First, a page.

> maintain a database. If the cat gets lost and is taken to a vet/shelter
they
> (are supposed to) scan the cat with a "scanner" and, if there's a chip, a
bar
> code number is displayed on the scanner. The vet/shelter calls up the
company
> involved and they call you (the guardian). One of my cats would never
tolerate
> a collar/harness...so, I didn't force the issue..i had him chipped.

The cat is chipped, I was planning to use a collar for fleas / that would
reflect light as we're on the corner of a road without street lighting and
with a bell to warn the birds at my bird table.

Luvskats00
February 3rd 04, 02:50 PM
"Mat Overton"
writes

>The cat is chipped, I was planning to use a collar for fleas / that would
>reflect light as we're on the corner of a road without street lighting and
>with a bell to warn the birds at my bird table.

You said the cat is kept indoors, right? The situation above is playing with
the odds and hoping no cars collide with cat. Please keep cat indoors.

Luvskats00
February 3rd 04, 02:50 PM
"Mat Overton"
writes

>The cat is chipped, I was planning to use a collar for fleas / that would
>reflect light as we're on the corner of a road without street lighting and
>with a bell to warn the birds at my bird table.

You said the cat is kept indoors, right? The situation above is playing with
the odds and hoping no cars collide with cat. Please keep cat indoors.

Mat Overton
February 4th 04, 11:33 AM
> > The cat is chipped, I was planning to use a collar for fleas / that
would
> > reflect light as we're on the corner of a road without street lighting
and
> > with a bell to warn the birds at my bird table.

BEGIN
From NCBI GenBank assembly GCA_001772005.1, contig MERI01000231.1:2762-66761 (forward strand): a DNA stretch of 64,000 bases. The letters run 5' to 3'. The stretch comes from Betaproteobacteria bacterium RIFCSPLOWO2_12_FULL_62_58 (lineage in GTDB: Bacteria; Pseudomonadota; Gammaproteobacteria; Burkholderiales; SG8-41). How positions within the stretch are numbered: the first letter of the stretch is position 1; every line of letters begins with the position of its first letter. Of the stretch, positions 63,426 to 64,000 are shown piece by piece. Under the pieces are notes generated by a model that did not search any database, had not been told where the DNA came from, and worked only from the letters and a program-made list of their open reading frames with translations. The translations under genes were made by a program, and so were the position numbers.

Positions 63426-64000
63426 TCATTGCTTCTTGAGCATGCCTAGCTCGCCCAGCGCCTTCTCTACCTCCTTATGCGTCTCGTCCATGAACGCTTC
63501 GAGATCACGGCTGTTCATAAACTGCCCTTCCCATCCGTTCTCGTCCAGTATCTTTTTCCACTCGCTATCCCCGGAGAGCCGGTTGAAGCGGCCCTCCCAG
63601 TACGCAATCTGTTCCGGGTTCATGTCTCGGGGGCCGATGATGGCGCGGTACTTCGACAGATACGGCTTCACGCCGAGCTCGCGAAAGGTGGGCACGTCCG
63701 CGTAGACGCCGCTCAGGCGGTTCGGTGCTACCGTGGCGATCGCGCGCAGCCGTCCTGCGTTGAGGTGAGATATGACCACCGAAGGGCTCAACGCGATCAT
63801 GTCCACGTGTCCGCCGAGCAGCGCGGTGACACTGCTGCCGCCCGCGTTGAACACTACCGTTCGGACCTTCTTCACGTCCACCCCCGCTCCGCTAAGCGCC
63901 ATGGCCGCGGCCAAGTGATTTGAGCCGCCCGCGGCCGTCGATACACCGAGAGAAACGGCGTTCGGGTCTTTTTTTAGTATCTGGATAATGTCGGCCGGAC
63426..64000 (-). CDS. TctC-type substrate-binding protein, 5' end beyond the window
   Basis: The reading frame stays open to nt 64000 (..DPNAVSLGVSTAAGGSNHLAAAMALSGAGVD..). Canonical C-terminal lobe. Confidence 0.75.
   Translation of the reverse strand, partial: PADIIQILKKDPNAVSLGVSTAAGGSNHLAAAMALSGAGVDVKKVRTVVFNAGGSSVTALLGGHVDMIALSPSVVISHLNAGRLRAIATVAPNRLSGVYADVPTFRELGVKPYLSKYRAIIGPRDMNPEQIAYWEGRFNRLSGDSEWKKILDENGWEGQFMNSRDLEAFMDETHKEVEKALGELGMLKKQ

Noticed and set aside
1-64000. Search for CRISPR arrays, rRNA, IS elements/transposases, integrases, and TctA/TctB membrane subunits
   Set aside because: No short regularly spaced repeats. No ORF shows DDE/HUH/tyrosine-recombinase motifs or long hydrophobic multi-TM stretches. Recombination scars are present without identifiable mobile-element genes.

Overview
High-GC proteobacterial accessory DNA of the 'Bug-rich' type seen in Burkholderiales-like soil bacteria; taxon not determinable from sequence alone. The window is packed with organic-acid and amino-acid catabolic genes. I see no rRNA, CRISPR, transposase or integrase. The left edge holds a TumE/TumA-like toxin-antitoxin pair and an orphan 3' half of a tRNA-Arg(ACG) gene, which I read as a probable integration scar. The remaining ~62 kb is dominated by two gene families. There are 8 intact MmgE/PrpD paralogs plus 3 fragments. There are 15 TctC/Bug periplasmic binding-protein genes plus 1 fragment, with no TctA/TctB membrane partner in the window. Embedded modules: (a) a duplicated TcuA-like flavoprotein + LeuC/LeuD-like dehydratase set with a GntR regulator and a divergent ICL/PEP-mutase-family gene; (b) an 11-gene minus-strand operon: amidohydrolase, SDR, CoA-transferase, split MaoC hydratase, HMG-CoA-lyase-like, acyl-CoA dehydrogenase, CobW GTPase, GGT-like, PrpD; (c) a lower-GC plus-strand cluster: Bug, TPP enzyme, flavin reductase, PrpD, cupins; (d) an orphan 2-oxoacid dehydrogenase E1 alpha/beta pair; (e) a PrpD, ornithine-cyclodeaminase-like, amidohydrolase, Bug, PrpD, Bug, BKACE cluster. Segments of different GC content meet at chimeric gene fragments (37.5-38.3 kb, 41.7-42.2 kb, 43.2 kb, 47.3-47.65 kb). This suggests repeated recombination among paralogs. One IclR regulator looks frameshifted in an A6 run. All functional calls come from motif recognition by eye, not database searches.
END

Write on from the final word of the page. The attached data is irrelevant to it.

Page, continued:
> >
>
> IME, the UKers let their cats out a lot more than us US folks, so you
> may have more responses in a group with more active UK members, like
> alt.cats.
>
Ahh that's a good point. In the UK, it's rare to find a cat that purely
stays indoors. Yes occasionally cats do get run over, but it is not a major
issue over here. Besides I feel it would be cruel to keep a 3 year old cat
inside that previously had the ability to roam outdoors. And as a nutered
female she is unlikely to wander very far.
Having just got her, we were advised to keep her indoors for the first month
until she settled, and then let her out when she was comfortable with the
house. It was recommended to let her out shortly before food so she would
come back! I'm glad to say she did and now is quite happy to go out. But
having just installed a cat flap, I now need to find a way to get her to use
it!

Mat Overton
February 4th 04, 11:33 AM
> > The cat is chipped, I was planning to use a collar for fleas / that
would
> > reflect light as we're on the corner of a road without street lighting
and
> > with a bell to warn the birds at my bird table.
> >
>
> IME, the UKers let their cats out a lot more than us US folks, so you
> may have more responses in a group with more active UK members, like
> alt.cats.
>
Ahh that's a good point. In the UK, it's rare to find a cat that purely
stays indoors. Yes occasionally cats do get run over, but it is not a major
issue over here. Besides I feel it would be cruel to keep a 3 year old cat
inside that previously had the ability to roam outdoors. And as a nutered
female she is unlikely to wander very far.
Having just got her, we were advised to keep her indoors for the first month
until she settled, and then let her out when she was comfortable with the
house. It was recommended to let her out shortly before food so she would
come back! I'm glad to say she did and now is quite happy to go out. But
having just installed a cat flap, I now need to find a way to get her to use
it!

kaeli
February 4th 04, 03:50 PM
In article >,
enlightened us with...
> >
> Ahh that's a good point. In the UK, it's rare to find a cat that purely
> stays indoors. Yes occasionally cats do get run over, but it is not a major
> issue over here. Besides I feel it would be cruel to keep a 3 year old cat
> inside that previously had the ability to roam outdoors. And as a nutered
> female she is unlikely to wander very far.

We have a lot of dangers in urban and suburban areas, like cars, dogs,